My husband and I have a cogal and a cocker spaniel. Our cogal (part cocker /part golden retriever) is a sweetheart, well mannered and pampered because of it. She is five years old and we were blessed to find her at a rescue when she was less than 18 months old. Because we received her from a rescue Heidie had already been spayed. Now we have our big cocker boy puppy. He is completely a lover, but gets into alot of trouble these days because since he is now over 6 months old, he is taking on a persnickity habit of trying to 'tag' every corner he finds, including those on walls and furniture. We have been told that is part of the male process from puppy to adult dog and that it will only get worse if we don't choose to neuter him, so I went looking for reasonable priced options that are safe and affordable. I discovered that there is help for low income families for spaying or neutering their pets, called "spay usa", but I also located information about low cost spaying and neutering that is done as a special pledge by veterinarians nationwide each year. This year it is in the month of February (some areas-- part of February & March).Its call SPAY DAY. If this sounds like something that would be helpful you can find a SPAY DAY near you by using the following link and putting in your zipcode. http://www.hsus.org/pets/issues_affecting_our_pets/pet_overpopulation_and_ownership_statistics/spay_day_usa/find_events.html
Tuesday February 6, 2007, 10:44 pm
The Humane Society sent me this email today, so I am sharing it because it relates to what I wrote about SPAY DAY previously.
February 27 is Spay Day USA, and The Humane Society of the United States is partnering with local groups to get tens of thousands of pets spayed and neutered.
Thousands of puppies and kittens are born every hour in the United States, and many will never find homes. Fortunately, spaying and neutering is a solution that we can all be a part of. It's simple, effective, and saves pets' lives for generations to come.
This year, The HSUS is thrilled to offer you fun and easy ways to get involved with Spay Day USA events throughout the country. Last year, 29,000 cats, dogs, and other animals were reported spayed or neutered at these events. I know that together we can make an even bigger impact this year.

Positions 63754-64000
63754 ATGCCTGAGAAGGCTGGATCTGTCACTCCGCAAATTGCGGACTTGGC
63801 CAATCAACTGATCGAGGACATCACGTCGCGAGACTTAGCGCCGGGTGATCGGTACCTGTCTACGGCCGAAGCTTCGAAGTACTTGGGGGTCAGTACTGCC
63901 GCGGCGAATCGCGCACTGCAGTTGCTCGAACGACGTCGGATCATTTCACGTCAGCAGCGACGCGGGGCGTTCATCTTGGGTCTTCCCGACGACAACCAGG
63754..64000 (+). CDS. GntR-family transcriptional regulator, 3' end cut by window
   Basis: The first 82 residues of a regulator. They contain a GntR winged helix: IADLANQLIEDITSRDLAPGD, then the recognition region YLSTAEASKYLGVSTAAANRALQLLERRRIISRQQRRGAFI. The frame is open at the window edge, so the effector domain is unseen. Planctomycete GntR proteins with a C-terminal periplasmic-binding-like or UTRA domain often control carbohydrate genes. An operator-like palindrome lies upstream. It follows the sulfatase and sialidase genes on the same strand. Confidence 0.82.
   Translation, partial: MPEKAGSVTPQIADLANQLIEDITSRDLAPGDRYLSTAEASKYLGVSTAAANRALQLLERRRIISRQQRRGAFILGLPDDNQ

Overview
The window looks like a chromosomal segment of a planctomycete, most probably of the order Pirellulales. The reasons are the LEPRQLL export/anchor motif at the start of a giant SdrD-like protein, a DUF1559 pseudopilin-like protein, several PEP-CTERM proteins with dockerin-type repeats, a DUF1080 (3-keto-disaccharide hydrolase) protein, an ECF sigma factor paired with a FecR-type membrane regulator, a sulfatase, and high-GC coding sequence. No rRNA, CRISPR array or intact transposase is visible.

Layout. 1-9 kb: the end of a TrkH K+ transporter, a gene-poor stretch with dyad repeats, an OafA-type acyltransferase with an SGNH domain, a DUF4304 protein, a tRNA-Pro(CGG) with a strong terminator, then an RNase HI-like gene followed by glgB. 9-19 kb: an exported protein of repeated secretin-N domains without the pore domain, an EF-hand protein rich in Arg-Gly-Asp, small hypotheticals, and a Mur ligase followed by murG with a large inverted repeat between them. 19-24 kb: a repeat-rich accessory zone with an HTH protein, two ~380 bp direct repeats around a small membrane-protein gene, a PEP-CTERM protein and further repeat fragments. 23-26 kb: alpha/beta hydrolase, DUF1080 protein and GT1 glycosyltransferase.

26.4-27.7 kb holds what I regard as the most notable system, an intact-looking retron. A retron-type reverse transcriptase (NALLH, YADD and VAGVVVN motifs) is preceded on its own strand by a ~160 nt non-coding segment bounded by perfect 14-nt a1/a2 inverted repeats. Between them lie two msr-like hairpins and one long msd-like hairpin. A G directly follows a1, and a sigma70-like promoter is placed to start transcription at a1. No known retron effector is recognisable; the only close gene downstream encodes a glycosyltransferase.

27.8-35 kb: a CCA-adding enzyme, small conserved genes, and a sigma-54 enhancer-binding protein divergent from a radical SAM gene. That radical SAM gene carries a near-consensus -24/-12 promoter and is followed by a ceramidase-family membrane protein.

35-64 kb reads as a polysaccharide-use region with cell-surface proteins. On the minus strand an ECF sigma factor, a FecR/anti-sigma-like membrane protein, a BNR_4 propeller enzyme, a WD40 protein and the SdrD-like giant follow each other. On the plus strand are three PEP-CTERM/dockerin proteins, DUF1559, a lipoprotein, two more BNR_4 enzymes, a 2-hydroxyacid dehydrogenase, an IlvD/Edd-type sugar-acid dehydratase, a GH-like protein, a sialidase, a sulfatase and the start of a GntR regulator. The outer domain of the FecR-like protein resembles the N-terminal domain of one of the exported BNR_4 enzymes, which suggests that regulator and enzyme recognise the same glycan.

Here's how you can be a part of the solution:
Set a goal to help pets in the community of your choice or nationwide. Did you know that $75 will spay/neuter one cat or dog?* That might seem like a lot, but when you enlist your family and friends to help raise money for this worthy cause, you can set a goal to help spay or neuter five, ten, twenty, or more pets! It's easy to get started, and you can do it all online.
Volunteer. Check out the local events planned this month and volunteer to help. If you can't find an event in your community, then organize one!
Spay or neuter your pet. If you haven't done this already, please schedule an appointment now. And make sure your friends, family, and neighbors know why it's important to spay or neuter their pets, too. Our downloadable brochure can help.
We hope you'll participate in Spay Day USA this year and help us reach our goal of getting 35,000 pets spayed or neutered nationwide. With your help, I know we can make Spay Day USA 2007 a howling success!
President & CEO
The Humane Society of the United States
P.S. Let others know that you are "Doing It for Love" with every letter you send. Click here.
*It costs an average of $75 to spay or neuter a cat or dog through our national program that provides low-cost spay and neuter services to geographically isolated areas, called Rural Area Veterinary Services (RAVS). Costs vary greatly from community to community, and the high cost of services in some areas makes it difficult for many to afford. That's why your help is so important.
Away.com offers their
picks for the:
TOP 10 BEACHES of the
My husband and
I just came back
last weekend from our
final beach trip of the
season. It was Kirk's...
I Know Why the Caged Bird
Sings The free
bird leapson the back of
the winand floats
current endsand dips his
wingsin the orange sun
raysand dares to claim
the sky.But a bird that
stalksdown his narrow
cagecan seldom see t...